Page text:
Mycophenolate (CellCept)

Inhibits purine synthesis and proliferation of human lymphocytes. Reduced toxicity makes this regimen an attractive alternative.

Cyclophosphamide (Cytoxan)

Chemically related to nitrogen mustards. As alkylating agent, mechanism of action of active metabolites may involve cross-linking of DNA, which may interfere with growth of normal and neoplastic cells.

Anti-tumor Necrosis Factor Agents

Class Summary

These agents are disease modifying drugs.

Etanercept (Enbrel)

Soluble p75 TNF receptor fusion protein (sTNFR-Ig). Inhibits TNF binding to cell surface receptors, which decreases inflammatory and immune responses.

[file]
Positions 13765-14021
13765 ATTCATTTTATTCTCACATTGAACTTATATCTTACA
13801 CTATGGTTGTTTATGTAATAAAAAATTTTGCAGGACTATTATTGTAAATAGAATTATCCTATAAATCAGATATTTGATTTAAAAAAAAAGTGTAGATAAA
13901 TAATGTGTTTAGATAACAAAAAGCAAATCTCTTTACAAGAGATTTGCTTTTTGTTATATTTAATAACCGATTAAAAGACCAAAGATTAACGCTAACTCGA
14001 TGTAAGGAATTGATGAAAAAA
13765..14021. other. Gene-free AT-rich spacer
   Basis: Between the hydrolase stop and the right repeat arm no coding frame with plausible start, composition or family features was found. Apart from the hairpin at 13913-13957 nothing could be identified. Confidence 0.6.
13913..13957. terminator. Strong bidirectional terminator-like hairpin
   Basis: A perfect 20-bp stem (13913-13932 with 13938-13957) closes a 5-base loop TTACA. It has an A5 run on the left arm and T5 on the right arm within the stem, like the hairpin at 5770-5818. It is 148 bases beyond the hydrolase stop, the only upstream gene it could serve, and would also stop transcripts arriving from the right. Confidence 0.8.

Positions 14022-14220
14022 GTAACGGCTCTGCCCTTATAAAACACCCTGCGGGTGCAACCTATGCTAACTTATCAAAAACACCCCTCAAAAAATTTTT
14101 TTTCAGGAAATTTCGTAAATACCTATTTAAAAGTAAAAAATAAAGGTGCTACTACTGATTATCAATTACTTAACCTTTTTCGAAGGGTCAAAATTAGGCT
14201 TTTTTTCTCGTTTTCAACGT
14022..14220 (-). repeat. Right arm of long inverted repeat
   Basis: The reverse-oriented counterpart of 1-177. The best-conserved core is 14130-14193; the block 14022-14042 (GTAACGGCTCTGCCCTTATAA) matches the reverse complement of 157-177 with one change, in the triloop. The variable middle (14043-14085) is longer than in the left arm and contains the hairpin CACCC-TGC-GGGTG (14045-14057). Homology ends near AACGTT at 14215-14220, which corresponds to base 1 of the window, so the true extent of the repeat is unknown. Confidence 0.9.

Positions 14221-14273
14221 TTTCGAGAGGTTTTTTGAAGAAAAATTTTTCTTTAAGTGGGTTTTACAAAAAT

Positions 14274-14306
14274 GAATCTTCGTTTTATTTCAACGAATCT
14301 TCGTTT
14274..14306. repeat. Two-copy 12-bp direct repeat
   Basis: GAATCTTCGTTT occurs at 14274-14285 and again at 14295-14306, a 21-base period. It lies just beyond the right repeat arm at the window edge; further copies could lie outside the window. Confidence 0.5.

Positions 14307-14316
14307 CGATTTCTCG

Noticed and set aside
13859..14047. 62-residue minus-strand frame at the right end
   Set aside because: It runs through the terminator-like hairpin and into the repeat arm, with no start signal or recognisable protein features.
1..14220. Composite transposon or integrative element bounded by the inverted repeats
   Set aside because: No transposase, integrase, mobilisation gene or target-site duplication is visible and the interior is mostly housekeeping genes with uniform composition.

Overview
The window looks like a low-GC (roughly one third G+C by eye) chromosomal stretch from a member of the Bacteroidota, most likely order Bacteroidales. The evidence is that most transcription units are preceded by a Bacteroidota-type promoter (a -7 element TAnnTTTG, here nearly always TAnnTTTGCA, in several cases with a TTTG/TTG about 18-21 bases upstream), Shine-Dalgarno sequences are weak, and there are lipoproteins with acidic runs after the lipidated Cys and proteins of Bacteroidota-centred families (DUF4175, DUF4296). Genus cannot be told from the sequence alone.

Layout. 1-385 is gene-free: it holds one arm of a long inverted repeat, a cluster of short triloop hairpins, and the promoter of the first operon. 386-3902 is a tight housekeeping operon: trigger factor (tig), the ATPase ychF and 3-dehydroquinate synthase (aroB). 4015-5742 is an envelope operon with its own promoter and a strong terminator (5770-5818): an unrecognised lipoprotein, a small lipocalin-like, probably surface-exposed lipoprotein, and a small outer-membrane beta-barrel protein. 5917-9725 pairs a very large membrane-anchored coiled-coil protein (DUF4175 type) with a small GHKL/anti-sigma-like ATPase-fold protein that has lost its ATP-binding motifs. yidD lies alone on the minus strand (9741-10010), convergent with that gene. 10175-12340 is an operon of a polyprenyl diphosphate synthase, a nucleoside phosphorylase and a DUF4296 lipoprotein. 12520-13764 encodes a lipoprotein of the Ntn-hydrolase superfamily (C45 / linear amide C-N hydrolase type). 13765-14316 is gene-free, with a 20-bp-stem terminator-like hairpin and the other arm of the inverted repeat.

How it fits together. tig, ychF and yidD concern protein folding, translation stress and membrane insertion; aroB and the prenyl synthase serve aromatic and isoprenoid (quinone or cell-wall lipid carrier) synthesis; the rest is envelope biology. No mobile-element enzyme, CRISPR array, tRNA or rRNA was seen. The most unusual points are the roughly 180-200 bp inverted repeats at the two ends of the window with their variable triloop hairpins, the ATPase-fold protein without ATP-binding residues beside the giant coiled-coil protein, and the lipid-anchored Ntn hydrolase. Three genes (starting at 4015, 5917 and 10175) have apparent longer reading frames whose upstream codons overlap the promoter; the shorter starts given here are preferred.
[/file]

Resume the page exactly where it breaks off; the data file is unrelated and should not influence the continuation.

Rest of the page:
Infliximab (Remicade)

Chimeric IgG1k monoclonal antibody that neutralizes cytokine TNF-a and inhibits its binding to TNF-a receptor. Reduces infiltration of inflammatory cells and TNF-a production in inflamed areas. Used with methotrexate in patients who have had inadequate response to methotrexate monotherapy.

Antibiotics

Class Summary

Empiric antimicrobial therapy should cover all likely pathogens in the context of the clinical setting.

Minocycline (Dynacin, Minocin)

Treats infections caused by susceptible gram-negative and gram-positive organisms, in addition to infections caused by susceptible chlamydia, rickettsia, and mycoplasma. Additionally, has anti-inflammatory properties.